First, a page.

Thursday, 28 February 2013

Bird project 9 - Knot

Calidris canutus Knot

Location: Mudflats just north of Knott End, on the southern edge of Morecambe Bay, Lancashire.
Conditions: Pure blue skies, sunshine, mild - mid afternoon, just after high tide. Some haze and heat shimmer.
Photograph quality: 3.

Comments: I went up to Knott End to do the Wyre Way walk south along the river estuary to Poulton. However, when I arrived, I walked up to the north shore, just to see what was there. The tide had just turned, and most of the waders were still close to the shore, so I set up my tripod and shot at 1400mm. There were plenty of shelduck and redshanks (the larger birds in the picture above, with bright orange legs) close in, and large flocks of sanderlings further out. But as I looked, I found there were larger grey birds with yellow-grey legs, which I knew were a new species, though I didn't know whether they were knot or dunlin at the time.

Morecambe Bay is a major wintering ground for this species, and the UK as a whole hosts several hundred thousand at this time of year.

Friday, 15 February 2013

Bird project 8 - Pintail

Anas acuta Pintail

Location: Marton Mere, Blackpool.
Conditions: Strong, low sunshine towards sunset; mild, light breeze.
Photograph quality: 2.

Comments: On my fourth trip to try and see the pintails recently reported on the mere, I finally succeeded. I had nearly given up, but at last, as the sun shone strongly not long before sinking below the trees, I saw this male. It was considerably larger than the teal around it, around 200m away, near the north shore hide. Fortunately, though it remained distant, it didn't move very much, just turning and drifting, so I was able to use Live View to focus (using stacked extenders means only manual focus was available), and take many shots. I suspect the bird to the right, below, is a female of the same species, but since this is the only shot I got of it, and its face is hidden, I can't be certain.

Tuesday, 12 February 2013

Bird project 7 - Stock dove

Columba oenas Stock dove

Location: Wires and barn roof 200-300 metres northeast of Marton Mere, Blackpool.
Conditions: Hazy sunshine, late afternoon; cold easterly wind.
Photograph quality: 3.

Comments: There are still a few species commonly found within walking distance or a short ride on public transport that I haven't yet photographed. Stock doves are seen regularly on farm buildings and power lines just east of Marton Mere, but perhaps because they look so similar to feral pigeons, I have overlooked them. I got a proper camera bag this month, so I can carry my tripod with much less difficulty. This allows me to spend much longer scanning for birds at a distance, using my camera, long lens, and two or three teleconverters as a spotting scope, and photographing anything notable.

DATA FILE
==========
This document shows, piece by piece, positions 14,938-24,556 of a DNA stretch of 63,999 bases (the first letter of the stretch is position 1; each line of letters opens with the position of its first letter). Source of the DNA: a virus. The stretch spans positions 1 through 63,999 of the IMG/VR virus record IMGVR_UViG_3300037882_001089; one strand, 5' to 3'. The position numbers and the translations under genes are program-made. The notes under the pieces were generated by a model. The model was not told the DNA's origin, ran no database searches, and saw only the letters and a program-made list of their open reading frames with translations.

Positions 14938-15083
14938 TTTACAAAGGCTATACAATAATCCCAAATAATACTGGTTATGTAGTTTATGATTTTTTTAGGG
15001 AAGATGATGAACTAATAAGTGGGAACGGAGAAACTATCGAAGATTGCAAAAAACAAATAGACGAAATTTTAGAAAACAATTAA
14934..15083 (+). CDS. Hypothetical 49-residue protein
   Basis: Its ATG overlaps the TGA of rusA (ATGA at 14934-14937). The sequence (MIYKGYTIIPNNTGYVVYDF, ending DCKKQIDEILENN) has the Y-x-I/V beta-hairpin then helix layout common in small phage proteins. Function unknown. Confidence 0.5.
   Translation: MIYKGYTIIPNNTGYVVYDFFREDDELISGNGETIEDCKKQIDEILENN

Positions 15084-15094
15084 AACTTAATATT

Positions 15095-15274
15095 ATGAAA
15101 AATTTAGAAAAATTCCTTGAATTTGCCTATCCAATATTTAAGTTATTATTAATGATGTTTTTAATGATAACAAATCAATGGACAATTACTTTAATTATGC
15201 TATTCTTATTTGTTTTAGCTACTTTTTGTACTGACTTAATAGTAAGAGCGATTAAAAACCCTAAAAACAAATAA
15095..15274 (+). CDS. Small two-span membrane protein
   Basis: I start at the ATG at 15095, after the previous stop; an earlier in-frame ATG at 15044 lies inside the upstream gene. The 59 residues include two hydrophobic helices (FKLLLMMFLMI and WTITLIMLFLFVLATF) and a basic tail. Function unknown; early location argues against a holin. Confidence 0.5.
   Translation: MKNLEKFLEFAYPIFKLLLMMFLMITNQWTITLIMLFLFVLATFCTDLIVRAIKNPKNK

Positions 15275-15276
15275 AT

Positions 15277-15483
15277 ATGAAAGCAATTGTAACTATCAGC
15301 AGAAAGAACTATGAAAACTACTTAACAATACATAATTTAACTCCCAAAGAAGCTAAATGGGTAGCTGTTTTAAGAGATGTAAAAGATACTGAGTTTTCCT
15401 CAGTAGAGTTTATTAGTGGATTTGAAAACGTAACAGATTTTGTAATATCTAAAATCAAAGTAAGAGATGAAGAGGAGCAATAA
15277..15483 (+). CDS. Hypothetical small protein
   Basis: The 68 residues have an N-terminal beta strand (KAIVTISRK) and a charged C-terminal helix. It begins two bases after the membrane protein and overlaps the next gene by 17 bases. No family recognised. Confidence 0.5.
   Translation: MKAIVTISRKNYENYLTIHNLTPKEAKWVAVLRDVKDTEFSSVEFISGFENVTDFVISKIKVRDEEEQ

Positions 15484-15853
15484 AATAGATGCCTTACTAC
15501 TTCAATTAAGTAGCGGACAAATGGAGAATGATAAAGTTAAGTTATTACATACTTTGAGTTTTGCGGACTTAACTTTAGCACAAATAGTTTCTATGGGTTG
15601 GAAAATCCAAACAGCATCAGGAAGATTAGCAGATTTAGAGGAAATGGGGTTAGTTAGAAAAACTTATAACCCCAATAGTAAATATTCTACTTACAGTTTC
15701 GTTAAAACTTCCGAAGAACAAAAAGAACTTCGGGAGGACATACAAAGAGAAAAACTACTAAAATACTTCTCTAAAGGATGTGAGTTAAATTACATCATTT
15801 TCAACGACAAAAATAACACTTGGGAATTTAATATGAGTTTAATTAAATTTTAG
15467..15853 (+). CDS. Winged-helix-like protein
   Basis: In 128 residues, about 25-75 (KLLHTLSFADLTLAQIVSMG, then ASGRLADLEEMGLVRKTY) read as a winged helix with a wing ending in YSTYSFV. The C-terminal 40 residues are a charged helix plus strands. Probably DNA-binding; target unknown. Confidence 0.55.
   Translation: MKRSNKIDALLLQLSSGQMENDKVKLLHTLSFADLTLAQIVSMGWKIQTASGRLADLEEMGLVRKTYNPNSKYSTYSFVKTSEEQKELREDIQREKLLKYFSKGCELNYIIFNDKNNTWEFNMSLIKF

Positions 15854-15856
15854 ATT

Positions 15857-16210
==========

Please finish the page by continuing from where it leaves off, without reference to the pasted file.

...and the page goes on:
I was also hoping to see a little owl, which is found in the same location, but it was not to be seen on this occasion. It took me some time to be absolutely sure the pigeons I photographed were stock doves, as the most obvious distinguishing feature (the green metallic neck) was not visible on any of the individuals. However, the general colouration, and especially the black eyes, are I believe conclusive.

The bird perched on the wire in the first photograph above is certain. The others, which seem similar, but were further away, are less definite, but still probably the same species. I've included a photograph of one yawning - something I've never seen before! Note, these photographs were taken at the limit of my equipment - at 2800mm focal length.

Bird project 6 - Waxwing

Bombycilla garrulus Waxwing

Location: Highfield Road, Blackpool.
Conditions: First sighting (07/02/2013) overcast, very thick cloud; second sighting (08/02/2013) bright sunshine, blue sky (both mid afternoon).
Photograph quality: 1.

Comments: One species I hadn't really expected to see this winter. There has been a much greater number of these birds in the UK over the 2012-13 winter, reportedly due to failing food sources in Scandinavia - an irruption. Flocks of dozens of birds each have been seen in most parts of the country, but no significant numbers had made it to the Blackpool area until this month (Preston - the next large town inland - has seen a lot of waxwings though). A flock was sighted on the first of February, and I tried to find it the next day - but it was gone. I assume this was the same flock, which reappeared less than a mile away, and was seen in the same location for several days (as of writing, it is still there).

The first sighting was in a low tree by the main road. I was able to set up my tripod and take a large number of images, and some video, but the light was very poor. However, the following day offered perfect conditions, and the number of birds had increased from 17 to around 35. I only got a couple of minutes with the flock this second time, but it was enough to get the shots I wanted. Check out my Flickr feed for some of the best shots of these birds.